Sports Concussion Symptoms Worse in Female Athletes?

Megan Brooks

July 28, 2015

Female collegiate athletes with a history of concussion may experience greater and more severe symptoms and poorer cognitive performance at preseason testing than their male counterparts, a new study hints.

"More research is needed to confirm these results and to understand why women may have lower performance at preseason baseline. The difference in performance between genders should be of great interest to athletes, coaches, athletic trainers, and doctors who utilize baseline assessments to aide recovery protocols," Kathryn L. O'Connor, from the University of Michigan in Ann Arbor, said in a statement.

She presented the study findings July 27 in Denver, Colorado, at the Sports Concussion Conference hosted by the American Academy of Neurology.

The long-term effects of sports-related concussive injury in amateur athletes and the effect of sex, if any, are relatively unknown, the investigators say.

They assessed the role of sex and previous concussion on long-term neurocognitive performance in 148 Division I college athletes in 11 sports during a single season at the University of Michigan in Ann Arbor. The athletes are participating in the National Sport Concussion Outcome Study (NSCOS).

Sixty-seven (45%) were women, 51% played a contact sport, and 36 (24%) had a history of sports-related concussion (average, 0.32 concussions; range, 0 to 4). Most concussed athletes had a single concussive injury (78%), with the most recent concussion having occurred 42 months previously on average. Men and women were equally likely to have a history of concussion.

Women and men with a history of at least one concussion had similar scores on computerized cognitive baseline testing. "This finding that cognitive skills were not significantly affected by having a concussion for either gender should be reassuring to athletes who have experienced a concussion and wonder about its later effects," O'Connor said.

However, all women, regardless of concussion history, had more symptoms, greater symptom severity, and poorer cognitive performance than men at baseline, she reported.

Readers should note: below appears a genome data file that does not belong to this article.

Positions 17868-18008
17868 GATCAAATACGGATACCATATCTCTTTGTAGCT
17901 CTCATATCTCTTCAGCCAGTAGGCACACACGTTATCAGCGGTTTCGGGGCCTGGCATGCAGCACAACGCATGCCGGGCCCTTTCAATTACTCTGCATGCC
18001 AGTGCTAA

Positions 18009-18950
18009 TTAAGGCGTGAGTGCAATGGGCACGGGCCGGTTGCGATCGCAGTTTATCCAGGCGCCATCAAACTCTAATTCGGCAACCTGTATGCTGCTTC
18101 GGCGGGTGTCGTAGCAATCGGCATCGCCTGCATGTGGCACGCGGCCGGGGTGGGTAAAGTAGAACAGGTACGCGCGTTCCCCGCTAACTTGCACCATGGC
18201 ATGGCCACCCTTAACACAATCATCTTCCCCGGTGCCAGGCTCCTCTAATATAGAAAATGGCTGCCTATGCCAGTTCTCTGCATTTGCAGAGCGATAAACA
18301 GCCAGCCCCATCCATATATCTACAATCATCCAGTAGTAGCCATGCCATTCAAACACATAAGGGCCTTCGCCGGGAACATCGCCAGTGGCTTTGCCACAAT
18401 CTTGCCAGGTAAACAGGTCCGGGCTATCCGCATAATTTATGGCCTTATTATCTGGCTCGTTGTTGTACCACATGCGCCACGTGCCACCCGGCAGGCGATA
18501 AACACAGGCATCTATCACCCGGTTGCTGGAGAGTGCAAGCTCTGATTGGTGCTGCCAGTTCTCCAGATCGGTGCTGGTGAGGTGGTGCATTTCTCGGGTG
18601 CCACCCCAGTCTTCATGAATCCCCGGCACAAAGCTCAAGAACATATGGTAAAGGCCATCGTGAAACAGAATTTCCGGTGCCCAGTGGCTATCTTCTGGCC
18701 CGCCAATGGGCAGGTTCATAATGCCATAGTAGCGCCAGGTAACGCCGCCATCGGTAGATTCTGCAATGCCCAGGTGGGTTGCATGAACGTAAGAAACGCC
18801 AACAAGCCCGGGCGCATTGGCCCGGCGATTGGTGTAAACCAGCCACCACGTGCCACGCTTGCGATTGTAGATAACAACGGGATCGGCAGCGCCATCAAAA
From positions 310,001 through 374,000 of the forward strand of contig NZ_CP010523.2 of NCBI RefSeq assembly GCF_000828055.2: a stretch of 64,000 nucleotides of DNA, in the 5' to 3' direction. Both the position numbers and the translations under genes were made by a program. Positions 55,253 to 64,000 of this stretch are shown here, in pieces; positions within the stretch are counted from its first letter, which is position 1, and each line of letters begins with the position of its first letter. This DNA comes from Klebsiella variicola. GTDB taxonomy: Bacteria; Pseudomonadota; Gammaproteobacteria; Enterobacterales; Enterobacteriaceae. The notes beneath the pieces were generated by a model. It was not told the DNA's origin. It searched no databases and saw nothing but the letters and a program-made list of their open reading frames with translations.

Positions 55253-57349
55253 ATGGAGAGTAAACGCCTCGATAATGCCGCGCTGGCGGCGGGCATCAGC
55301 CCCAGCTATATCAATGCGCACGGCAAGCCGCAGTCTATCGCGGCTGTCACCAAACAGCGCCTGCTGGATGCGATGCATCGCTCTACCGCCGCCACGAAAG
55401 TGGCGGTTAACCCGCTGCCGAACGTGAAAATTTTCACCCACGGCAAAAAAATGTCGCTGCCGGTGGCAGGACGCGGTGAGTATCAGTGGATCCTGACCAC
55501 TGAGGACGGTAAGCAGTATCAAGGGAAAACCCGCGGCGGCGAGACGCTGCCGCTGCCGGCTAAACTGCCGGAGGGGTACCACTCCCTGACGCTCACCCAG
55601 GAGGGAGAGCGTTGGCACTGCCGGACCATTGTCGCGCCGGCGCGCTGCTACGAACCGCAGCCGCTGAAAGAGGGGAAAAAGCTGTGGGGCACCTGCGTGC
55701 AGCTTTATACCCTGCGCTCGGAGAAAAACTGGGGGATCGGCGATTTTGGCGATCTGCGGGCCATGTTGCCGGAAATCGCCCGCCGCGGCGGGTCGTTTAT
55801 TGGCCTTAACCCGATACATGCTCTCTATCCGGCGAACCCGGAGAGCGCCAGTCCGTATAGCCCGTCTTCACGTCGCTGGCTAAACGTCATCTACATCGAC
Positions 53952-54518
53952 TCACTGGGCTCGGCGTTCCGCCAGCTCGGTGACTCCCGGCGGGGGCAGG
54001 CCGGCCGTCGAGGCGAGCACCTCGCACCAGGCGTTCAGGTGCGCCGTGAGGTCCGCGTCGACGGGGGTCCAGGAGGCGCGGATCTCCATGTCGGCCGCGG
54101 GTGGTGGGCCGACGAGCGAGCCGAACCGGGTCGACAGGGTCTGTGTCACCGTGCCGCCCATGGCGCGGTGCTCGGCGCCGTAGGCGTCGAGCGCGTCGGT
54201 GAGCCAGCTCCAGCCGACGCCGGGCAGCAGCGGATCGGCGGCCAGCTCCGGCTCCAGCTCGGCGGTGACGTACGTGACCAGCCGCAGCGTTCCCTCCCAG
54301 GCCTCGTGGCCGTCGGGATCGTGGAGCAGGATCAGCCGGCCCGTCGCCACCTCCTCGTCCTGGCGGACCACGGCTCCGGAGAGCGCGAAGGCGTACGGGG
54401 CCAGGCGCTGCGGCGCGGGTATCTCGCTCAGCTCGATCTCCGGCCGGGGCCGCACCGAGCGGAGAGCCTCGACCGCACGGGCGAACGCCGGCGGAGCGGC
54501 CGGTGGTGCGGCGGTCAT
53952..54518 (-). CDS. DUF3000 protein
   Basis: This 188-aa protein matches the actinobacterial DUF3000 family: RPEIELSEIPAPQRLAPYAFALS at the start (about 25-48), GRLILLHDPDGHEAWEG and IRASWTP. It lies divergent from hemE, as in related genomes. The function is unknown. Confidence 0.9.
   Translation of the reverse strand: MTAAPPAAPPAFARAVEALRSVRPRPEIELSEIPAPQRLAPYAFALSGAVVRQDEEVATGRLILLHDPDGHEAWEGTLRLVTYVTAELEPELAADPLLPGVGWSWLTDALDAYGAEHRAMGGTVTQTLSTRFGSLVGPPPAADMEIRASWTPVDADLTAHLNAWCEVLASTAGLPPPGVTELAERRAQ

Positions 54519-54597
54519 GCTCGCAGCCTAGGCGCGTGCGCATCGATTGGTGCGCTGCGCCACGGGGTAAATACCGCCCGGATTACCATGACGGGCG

Women on average had 1.5 more symptoms and scored 3 points higher on symptom severity than men. On a clinical reaction time task, women were 19 milliseconds slower to react than men. Women also scored on average 7% below men on cognitive tasks assessing processing speed, attention, and working memory speed, with the greatest difference on processing speed (8.5%).

"In addition to our analysis, other research groups…have found that females endorse more symptoms at baseline and postinjury," O'Connor told Medscape Medical News. "It is still unclear why females report more symptoms and perform differently at preseason assessment. It is too early to speculate why these baseline gender differences exist. This is another area that requires further investigation," she noted.

"The current study does not have the scope to inform whether clinicians should treat female athletes differently," O'Connor added. "However, results do emphasize the importance of clinicians being aware when assessing female athletes postinjury. This awareness should be especially increased if the female athlete presents without a baseline assessment."

O'Connor said it's also important to note that most athletes reported a single previous concussion. "Thus, results cannot be generalized to those athletes with multiple previous concussions."

The study was supported by the National Collegiate Athletics Association. The authors have disclosed no relevant financial relationships.

Sports Concussion Conference. Oral Presentation 1. Presented July 24, 2015.


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